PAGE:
ATTENTION: This is indeed a situation I’ve found myself in, note how I described it as an autobiographical narrative; however, I am no longer dealing with thoughts or situations like this. Just enjoy the read!
———————–

Moriah Kiepke
Mrs. Blanchette
English II, P. 5
April 17, 2018
Autobiographical Narrative

Nobody tells you about the pain life will inflict upon you, or the heartbreak and self hate that may torment you all your waking hours. Nobody tells you about crippling depression or addiction to self harm. Nobody warns you that you’re probably going to be the person that will end up destroying you, and if you’re not, then it’ll be the person you love the most. And they certainly will never tell you that sometimes it’s both. The toughest part of it all, however, is finding the strength to save yourself in the midst of it all– when there is no strength left.

I find myself fighting for everything as I reach a speed of 45 miles an hour. My mind begins wandering, and as my speed increases, insults come just as quick. Why can’t I do anything right? I’m so freaking stupid. I’m at 55 miles an hour five seconds later. Why can’t I be good enough? I don’t belong here. Now I’m going 70 miles an hour in a 65… Would anyone miss me if I was gone? Three more seconds later and I’m at 85 miles an hour with the pedal to the floor… if I just close my eyes.

If I close my eyes and let the car drift in whichever direction it chooses, and I just relax and give into my exhausted body it won’t be suicide. It’ll just be another unfortunate accident. So, I let my droopy eyes close and let my numbness overtake me. I can’t wait until the crash– the moment I finally feel something. Maybe if I don’t die first, the pain will finally wake me up from this exhausting slumber I’m drifing in and out of. Maybe the physical pain will override all this mental pain that just won’t seem to heal. This is my only chance at getting better– this is the only help I need.

I let out a sigh and open my eyes. I didn’t even let enough time pass for me to cross over the mid-line. My helplessness returns, and my calmness fades while my anxiety reboots my heart. I look down at my speedometer and read 102. That’s fast enough to lose control with just a simple jerk to the right, or even better, to the left while a semi is only a few yards ahead. However, I can’t just make myself endanger someone else, so instead I take out my phone and begin texting a friend.

“Hey, thanks for letting me come over.” I type, taking my time and not looking up towards the road until I double check and then triple check my spelling and grammar. You know, just to be sure I don’t make myself sound stupid and illiterate. Once the text is sent, I gently lay my phone on the seat beside me, taking my time to make sure that the ringer is on and that I can easily reach over to pick it back up once I get a text back. I’m oddly disappointed when I look up to find a dead road. I’m alone here, just like everywhere else, and apparently driving dangerously is not my thing– I somehow managed to stay in my lane.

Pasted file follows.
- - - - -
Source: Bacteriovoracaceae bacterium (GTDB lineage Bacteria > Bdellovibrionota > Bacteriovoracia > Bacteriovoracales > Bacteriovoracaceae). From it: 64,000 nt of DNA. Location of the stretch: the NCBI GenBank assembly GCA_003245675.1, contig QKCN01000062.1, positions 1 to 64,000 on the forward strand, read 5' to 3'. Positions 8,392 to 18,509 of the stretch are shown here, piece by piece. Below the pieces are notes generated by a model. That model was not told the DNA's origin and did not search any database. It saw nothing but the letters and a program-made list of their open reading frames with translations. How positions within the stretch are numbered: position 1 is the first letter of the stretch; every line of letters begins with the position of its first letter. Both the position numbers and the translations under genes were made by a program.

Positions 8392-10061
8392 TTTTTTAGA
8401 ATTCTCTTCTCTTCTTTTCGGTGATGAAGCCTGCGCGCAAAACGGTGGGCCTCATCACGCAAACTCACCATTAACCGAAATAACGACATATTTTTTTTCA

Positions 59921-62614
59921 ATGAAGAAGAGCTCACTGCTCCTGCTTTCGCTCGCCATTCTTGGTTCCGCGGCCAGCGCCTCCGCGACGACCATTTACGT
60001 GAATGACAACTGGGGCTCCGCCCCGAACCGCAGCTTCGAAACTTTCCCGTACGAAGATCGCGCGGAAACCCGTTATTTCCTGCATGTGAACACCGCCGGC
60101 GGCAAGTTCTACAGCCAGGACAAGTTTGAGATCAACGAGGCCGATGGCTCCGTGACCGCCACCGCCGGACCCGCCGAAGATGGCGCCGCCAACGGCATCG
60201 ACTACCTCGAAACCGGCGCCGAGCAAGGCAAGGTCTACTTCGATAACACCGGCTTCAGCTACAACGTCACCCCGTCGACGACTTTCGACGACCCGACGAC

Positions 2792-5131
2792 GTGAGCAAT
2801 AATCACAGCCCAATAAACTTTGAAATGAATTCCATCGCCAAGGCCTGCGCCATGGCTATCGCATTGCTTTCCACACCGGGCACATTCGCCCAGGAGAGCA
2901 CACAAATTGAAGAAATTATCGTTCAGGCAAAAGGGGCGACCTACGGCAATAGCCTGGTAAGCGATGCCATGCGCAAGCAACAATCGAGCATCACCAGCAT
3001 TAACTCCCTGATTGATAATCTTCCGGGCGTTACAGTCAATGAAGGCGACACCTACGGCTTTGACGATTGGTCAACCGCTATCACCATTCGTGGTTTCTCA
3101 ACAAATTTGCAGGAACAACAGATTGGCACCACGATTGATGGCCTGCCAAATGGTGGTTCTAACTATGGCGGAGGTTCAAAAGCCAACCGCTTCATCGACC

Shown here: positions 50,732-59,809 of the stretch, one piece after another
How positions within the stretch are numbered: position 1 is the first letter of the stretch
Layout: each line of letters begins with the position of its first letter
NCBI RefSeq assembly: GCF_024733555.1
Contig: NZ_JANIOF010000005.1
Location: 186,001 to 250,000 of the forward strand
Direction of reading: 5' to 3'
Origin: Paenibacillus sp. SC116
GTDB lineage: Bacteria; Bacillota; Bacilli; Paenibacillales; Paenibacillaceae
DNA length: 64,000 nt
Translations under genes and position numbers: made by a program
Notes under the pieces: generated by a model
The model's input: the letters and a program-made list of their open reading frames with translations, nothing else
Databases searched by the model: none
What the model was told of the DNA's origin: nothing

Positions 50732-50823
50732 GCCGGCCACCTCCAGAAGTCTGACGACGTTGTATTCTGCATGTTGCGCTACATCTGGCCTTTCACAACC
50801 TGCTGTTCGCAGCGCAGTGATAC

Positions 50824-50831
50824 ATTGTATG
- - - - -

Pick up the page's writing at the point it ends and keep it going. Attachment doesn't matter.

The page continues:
I feel dread rush through every part of my being as I realize I’m almost home now. A black, thick curtain falls on top of me and the suffocation begins. A song comes on the radio that brings back memories of my former boyfriend and now on top of everything else, tears start leaking down my cheeks. I slam my hands down on my steering wheel and sob, wanting nothing more than an end to this aching in my bones. My heart races and my breaths become short and sporatic making me light headed. I want to die.

God, please let me die.

Let me die.

Please, just let me die.

I hear my phone ding as a text comes in, and this time, I make sure to drive myself into the middle of the road, pedal to the floor, gaining speed at 110 miles an hour before I pick up my phone. There’s no way I’m messing this up again.

“Of course! You’re welcome anytime!” The text reads. And then another one comes in right after:

“Put your phone down while you’re driving. :)”

I almost laugh at the ridiculousness of this. I start to steer with my elbows, still in the middle of the road, as I text back.

“Texting and driving at 120 miles an hour isn’t dangerous is it? Haha.”

Part of me hopes that this friend of mine will call me– will call me and calm me down. Another part of me worries that they’ll take things to another level and call my parents instead. The thought of my parents hearing about this makes me heart stop dead in it’s tracks. I don’t need their nagging and worry on top of everything else.

“Slow down!” The next text reads.

“I think I’m good actually.” I send back. “Don’t worry though. I’ll be fine.”

In anger I throw my phone on the floor. Angry at myself. Angry at the fact that that’s all my friend has to say. Angry that they didn’t even realize that this was me telling them that I’m struggling. Angry at the whole world for damning me.

But mostly. I’m just tired.

I slowly get back into my lane and decrease my speed. I set my cruise at 65 miles an hour until I turn on my street.

I pull into my driveway.

I’m numb.

I turn off the engine.

I’m tired.

I walk into the house.

I want to die.

My parents say hi.

I smile as wide as I can and I make sure to make everyone laugh.

I’m okay.

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